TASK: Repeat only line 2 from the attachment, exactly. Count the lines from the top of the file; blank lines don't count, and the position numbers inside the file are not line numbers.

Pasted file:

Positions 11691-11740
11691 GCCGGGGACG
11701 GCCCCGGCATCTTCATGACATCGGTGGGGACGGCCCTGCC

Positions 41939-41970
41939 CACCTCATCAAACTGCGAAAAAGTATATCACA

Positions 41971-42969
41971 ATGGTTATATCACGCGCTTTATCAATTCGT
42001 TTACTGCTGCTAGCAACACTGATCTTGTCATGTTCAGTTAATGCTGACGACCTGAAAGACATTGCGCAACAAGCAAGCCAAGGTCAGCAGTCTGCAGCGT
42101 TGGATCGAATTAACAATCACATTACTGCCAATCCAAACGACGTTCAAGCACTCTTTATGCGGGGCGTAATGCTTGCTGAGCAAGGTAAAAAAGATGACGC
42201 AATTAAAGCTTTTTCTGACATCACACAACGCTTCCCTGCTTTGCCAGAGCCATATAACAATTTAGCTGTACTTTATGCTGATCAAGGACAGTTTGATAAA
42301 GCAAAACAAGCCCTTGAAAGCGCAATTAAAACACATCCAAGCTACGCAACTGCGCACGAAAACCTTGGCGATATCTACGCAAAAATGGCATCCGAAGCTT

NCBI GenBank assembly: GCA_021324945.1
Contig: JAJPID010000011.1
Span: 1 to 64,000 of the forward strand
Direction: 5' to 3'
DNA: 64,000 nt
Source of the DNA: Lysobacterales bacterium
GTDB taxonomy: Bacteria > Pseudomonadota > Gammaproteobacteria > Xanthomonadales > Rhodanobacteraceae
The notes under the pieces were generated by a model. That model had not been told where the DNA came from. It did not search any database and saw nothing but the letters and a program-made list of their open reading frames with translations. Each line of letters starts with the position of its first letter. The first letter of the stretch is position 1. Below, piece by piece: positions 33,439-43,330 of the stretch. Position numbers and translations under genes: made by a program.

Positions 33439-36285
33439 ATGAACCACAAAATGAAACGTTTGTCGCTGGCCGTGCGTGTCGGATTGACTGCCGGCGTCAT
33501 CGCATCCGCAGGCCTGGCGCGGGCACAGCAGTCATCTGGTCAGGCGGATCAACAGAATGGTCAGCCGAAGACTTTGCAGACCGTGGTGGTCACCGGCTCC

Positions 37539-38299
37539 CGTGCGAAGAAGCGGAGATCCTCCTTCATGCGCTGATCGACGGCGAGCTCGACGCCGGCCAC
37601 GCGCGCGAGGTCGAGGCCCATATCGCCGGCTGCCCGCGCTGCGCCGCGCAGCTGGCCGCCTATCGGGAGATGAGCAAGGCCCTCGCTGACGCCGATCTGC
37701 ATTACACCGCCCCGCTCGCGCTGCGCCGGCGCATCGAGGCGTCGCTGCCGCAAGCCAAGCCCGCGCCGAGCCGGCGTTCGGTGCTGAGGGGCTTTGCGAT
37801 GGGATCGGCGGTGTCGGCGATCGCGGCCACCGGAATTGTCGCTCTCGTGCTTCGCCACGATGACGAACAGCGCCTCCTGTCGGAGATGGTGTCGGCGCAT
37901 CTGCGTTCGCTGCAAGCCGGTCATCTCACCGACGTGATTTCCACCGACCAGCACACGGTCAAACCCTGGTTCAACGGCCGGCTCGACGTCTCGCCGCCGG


11691 GCCGGGGACG